Multistage Amplifiers, Physics tutorial

Classification of multistage amplifiers:

Multistage amplifiers are categorized as open-loop, and negative feedback amplifiers. Open-loop amplifiers will be more straight forward and simpler to understand and to design; though they have drawback of being sensitive to environment and component variations. Negative feedback amplifiers conversely are harder to comprehend and more challenging to design. Closed loop amplifiers are just open loop amplifiers with the feedback loop and design of closed loop amplifier always starts with the open loop amplifier.

For several transistor amplifier applications it is desirable for input impedance to be very high. Therefore, it is common for first amplifier stage to be either common-collector (emitter follower) bipolar junction transistor stage or common-drain (source follower) or even common source field effect transistor stage. At times high input impedance is not significant and first stage may be a common-emitter. Field effect transistors are usually utilized only for input stage and for specific application of very high input impedance.

For amplifier stages in-between it is common to use common-emitter circuits as they attain high voltage gain. Multistage amplifiers are analyzed a stage at a time starting with input stage and progressing to output stage. Analysis methods are identical to that of single stage amplifiers. One area of common contention, and which you must take serious note of in estimating direct coupled amplifiers is collector resistor of the preceding stage is base resistor for next stage to it.

When design multistage amplifiers, begin with output stage and progresses towards input stage and originally the number of stages might not be known. Add stages incrementally until desired needs are fulfilled and it might entail the number of iteration in design which number of stages need might vary with every iteration.

Multistage amplifiers allow you to get greater input impedance and lower output impedance compared to single stage amplifier. There are also advantages of higher gain and enhanced power handling capacity, mainly when implemented as integrated circuits that include large numbers of optimally matched transistors.

Open loop multistage amplifiers:

As performance obtainable from the single stage amplifier is generally insufficient, numerous stages may be combined to form the multistage amplifier in which stages are joined in cascade. This signifies that output of first stage is joined to input of second stage, whose output becomes the input for third stage. This is replicated until you get to last stage; that very frequently is the power stage.

The open loop gain of the amplifier is its gain when no feedback is utilized in its circuit and value of the open loop gain is generally very high indeed for such circuits as operational amplifiers as the ideal operational amplifier is supposed to have infinite open loop gain.

Overall gain of the multistage amplifier is product of individual gains of cascaded stages. This can be stated as follows where An is gain related with stage n :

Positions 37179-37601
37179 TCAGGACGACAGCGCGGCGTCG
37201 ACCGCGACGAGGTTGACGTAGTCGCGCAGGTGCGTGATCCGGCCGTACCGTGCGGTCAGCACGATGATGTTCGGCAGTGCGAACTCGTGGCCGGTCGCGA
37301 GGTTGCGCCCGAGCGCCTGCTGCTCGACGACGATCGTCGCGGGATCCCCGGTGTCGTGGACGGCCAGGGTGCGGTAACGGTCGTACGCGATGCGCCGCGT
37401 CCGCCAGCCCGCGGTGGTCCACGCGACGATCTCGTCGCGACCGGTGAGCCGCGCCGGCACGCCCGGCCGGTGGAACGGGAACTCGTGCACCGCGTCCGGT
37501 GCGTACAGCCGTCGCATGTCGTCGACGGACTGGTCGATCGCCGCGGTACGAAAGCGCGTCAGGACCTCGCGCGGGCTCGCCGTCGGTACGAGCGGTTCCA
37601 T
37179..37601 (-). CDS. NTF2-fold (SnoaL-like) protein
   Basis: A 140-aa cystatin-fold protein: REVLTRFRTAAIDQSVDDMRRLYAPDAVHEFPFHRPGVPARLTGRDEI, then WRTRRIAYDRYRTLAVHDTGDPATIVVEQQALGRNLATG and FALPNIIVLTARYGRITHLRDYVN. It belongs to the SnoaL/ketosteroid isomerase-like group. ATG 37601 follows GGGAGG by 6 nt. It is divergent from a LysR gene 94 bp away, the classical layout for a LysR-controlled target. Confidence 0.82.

Gain (A) = A1 A2 A3 A4 ... An.

Extremely high gain figures are feasible with open loop amplifiers, though the major drawback of open loop amplifiers is that overall open-loop gain falls very quickly with increasing frequency that grossly limits bandwidth.

Closed loop multistage amplifiers:

Increased stability in amplification decreases distortion, increased bandwidth and more precise determination of input and output impedances are may be the most thoughtful advantages derived from closed loop multistage amplifiers. Such benefits are though achieved at expense of overall gain that is less than that of open loop multistage amplifier.

Stability, nonlinear distortion, bandwidth needs and impedance matching are very significant in amplifiers and form part of the long list of problems in telecommunications. They are handled through application of negative feedback.

Negative feedback can be applied to the open loop amplifier through one of the four basic methods explained as follows:

Part of the output current is applied as voltage to input in series with source signal. This is expressed as series-series negative feedback.

Negative feedback being applied to input as the current in parallel to input signal current. This method is known as parallel-parallel negative feedback and results from the sampling of output voltage to derive feedback signal.

Third method is parallel-series negative feedback and involves that the portion of output current be fed through input as the current.

When output voltage is utilized to derive negative feedback voltage at input of amplifier, then amplifier is said to operate in series parallel feedback mode.

Advantages of multistage amplifiers:

Benefits of multistage amplifiers over single stage amplifiers are given below:

  • Compared to single stage amplifier, multistage amplifiers give increased input resistance, decreased output resistance, increased gain and increased power handling capability
  • Multistage amplifiers usually implemented on integrated circuits where large numbers of transistors with common (matched) parameters are obtainable
  • Typical inverter (Common Emitter) has fairly large gain and has input and output resistances in Kilohm range
  • Follower configuration has much higher input resistance, lower output resistance but has only unity gain
  • Amplifier needs desirable features of both configurations
  • There is increased stability in amplification through application of negative feedback.
  • Overall gain is less dependent on parameters of amplifier elements when negative feedback is applied
  • Ability to apply negative feedback really decreases waveform signal distortion

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